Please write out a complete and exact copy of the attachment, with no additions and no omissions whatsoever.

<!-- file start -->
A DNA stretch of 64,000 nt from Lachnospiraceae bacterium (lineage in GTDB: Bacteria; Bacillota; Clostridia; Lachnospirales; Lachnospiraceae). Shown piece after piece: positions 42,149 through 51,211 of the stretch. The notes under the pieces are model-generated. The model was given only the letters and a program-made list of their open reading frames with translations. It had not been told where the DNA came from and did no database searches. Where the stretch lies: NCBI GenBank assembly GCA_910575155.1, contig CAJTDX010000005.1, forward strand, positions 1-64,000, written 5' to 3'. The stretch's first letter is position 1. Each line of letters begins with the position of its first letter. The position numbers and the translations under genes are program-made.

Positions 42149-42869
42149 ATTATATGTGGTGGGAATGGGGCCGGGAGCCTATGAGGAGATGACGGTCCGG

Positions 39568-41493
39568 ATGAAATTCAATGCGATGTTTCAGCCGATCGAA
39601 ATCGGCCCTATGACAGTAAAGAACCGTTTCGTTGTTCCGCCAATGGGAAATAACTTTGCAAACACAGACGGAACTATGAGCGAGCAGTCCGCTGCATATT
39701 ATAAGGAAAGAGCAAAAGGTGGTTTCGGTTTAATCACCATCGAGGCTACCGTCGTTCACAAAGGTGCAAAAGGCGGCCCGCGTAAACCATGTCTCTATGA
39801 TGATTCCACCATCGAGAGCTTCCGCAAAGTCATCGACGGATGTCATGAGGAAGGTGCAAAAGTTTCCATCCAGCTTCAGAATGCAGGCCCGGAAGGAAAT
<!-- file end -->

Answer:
A DNA stretch of 64,000 nt from Lachnospiraceae bacterium (lineage in GTDB: Bacteria; Bacillota; Clostridia; Lachnospirales; Lachnospiraceae). Shown piece after piece: positions 42,149 through 51,211 of the stretch. The notes under the pieces are model-generated. The model was given only the letters and a program-made list of their open reading frames with translations. It had not been told where the DNA came from and did no database searches. Where the stretch lies: NCBI GenBank assembly GCA_910575155.1, contig CAJTDX010000005.1, forward strand, positions 1-64,000, written 5' to 3'. The stretch's first letter is position 1. Each line of letters begins with the position of its first letter. The position numbers and the translations under genes are program-made.

Positions 42149-42869
42149 ATTATATGTGGTGGGAATGGGGCCGGGAGCCTATGAGGAGATGACGGTCCGG

Positions 39568-41493
39568 ATGAAATTCAATGCGATGTTTCAGCCGATCGAA
39601 ATCGGCCCTATGACAGTAAAGAACCGTTTCGTTGTTCCGCCAATGGGAAATAACTTTGCAAACACAGACGGAACTATGAGCGAGCAGTCCGCTGCATATT
39701 ATAAGGAAAGAGCAAAAGGTGGTTTCGGTTTAATCACCATCGAGGCTACCGTCGTTCACAAAGGTGCAAAAGGCGGCCCGCGTAAACCATGTCTCTATGA
39801 TGATTCCACCATCGAGAGCTTCCGCAAAGTCATCGACGGATGTCATGAGGAAGGTGCAAAAGTTTCCATCCAGCTTCAGAATGCAGGCCCGGAAGGAAAT